On the morning of August 16, 2011, media outlets across the country began reporting that President Obama had started using the social media application, Foursquare, a location-based platform which allows the user to essentially tell the whole of cyberspace their location at any time.

Granted it could be Obama, himself, or his PR team (Which sounds more likely because a target on his back is the LAST thing Obama wants with the situation in the Middle East). Regardless of who’s behind the account, the fact that the President of the United States is now on Foursquare carries with it several implied branded messages.

  1. By using a social networking platform, Obama can connect with the American people more directly, and is seen as easily accessible
  2. By using foursquare to “check-in” to places around Washington, D.C., as well as the world, Obama has literally reached a new level of transparency and accountability as he is literally telling cyberspace, and everyone in it, exactly where he is (if not a good idea of what he’s doing there).
  3. By using a program that “the common man” is using, Obama is branding himself as “one of us”.

But is being “one of us” a good thing? Perhaps it’s good for some high powered executives to brand themselves as an everyday kind of person. The CEO of a home goods company would be a great candidate for such branding – after all, they represent items that the “everyday home” should have; therefore it follows that the management of such a company would also be someone who used and felt passionate about the everyday brand.

That being said, President Obama is not a high powered executive. He is the leader of the United States of America, which could potentially change things.

Should President Obama use Foursquare as a means to connect with his publics? Or is he branding himself inappropriately? While transparency in communication is becoming more expected, is there a point at which companies become too open? Where is this point?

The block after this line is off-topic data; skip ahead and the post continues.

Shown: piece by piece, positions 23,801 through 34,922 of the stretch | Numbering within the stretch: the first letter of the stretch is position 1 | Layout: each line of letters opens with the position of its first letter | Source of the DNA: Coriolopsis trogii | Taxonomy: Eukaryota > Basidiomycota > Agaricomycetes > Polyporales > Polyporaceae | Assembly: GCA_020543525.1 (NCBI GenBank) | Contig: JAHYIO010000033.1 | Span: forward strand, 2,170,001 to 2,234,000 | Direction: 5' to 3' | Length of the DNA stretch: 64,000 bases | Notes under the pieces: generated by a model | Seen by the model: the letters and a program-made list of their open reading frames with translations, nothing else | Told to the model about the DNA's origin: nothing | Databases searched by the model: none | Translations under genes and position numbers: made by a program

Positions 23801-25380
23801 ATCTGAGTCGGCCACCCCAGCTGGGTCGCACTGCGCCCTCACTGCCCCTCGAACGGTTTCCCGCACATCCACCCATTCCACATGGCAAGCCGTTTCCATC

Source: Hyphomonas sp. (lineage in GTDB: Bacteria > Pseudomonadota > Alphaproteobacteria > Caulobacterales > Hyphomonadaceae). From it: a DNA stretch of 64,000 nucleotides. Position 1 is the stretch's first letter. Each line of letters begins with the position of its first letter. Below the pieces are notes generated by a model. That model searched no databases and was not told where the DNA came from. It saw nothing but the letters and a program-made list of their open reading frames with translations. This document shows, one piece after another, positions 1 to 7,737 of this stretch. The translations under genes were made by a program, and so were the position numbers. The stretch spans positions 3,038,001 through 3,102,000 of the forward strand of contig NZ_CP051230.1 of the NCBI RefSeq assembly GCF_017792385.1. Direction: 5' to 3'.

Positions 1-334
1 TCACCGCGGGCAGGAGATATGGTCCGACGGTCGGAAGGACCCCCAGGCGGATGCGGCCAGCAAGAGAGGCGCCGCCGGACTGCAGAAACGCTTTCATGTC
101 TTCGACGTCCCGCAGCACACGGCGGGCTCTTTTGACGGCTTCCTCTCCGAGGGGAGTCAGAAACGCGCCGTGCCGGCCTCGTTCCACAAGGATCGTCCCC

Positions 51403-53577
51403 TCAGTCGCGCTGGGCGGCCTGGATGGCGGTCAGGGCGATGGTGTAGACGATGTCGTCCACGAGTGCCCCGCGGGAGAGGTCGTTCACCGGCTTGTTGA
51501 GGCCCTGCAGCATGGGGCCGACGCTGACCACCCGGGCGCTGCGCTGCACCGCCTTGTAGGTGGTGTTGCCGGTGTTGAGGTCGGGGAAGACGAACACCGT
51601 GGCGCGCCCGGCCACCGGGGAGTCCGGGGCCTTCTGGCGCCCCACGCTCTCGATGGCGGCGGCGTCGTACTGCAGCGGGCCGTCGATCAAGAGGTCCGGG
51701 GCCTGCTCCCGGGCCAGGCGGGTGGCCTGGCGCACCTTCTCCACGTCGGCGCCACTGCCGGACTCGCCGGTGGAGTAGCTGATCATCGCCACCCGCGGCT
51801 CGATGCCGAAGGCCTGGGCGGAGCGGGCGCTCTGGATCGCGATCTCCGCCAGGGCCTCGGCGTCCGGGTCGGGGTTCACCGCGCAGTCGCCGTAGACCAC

Branding the Rapture

Friday, May 20th, 2011


We may be approaching the end of the Reputation Roulette blog….

Unless you believe Harold Camping’s prophesy that the Rapture is coming this Saturday, this is just a joke. I, for one, had never heard of Mr. Camping prior to this year and I am very sure that most of you had not either. For those of you unaware of his background, Harold Camping is the president of Family Talk Radio, a Christian Radio Station based in California. Using a numerology technique that he came up with and numbers he invented, he has predicted that the rapture foretold in Christian literature will begin this Saturday. He used the same technique in 1994 to predict the end times and I guess he was wrong. Suspect calculations and research aside, Mr. Camping has gotten his message far and wide prompting many to take action to prepare for the Rapture.

Mr. Camping’s message is far from conventional and he  previously misfired on the message in 1994, which means that it will be prone to skepticism and doubt. Even with all this skepticism and doubt, he has a courted a devoted following through his public relations strategy (whether or not he recognizes it as such). So how did a man get his message to reach not only his followers but billboards, the sides of trucks and millions of people who cannot seem to escape the news cycle’s endless reporting on this topic?

Believe the message- Do you think that Mr. Camping believes the message he is preaching? Of course he does!

This is key to making sure that his followers believe it as well. You do not want to sound disingenuous when messaging to a crowd. You must believe in your message and that enthusiasm and confidence will translate to your messaging.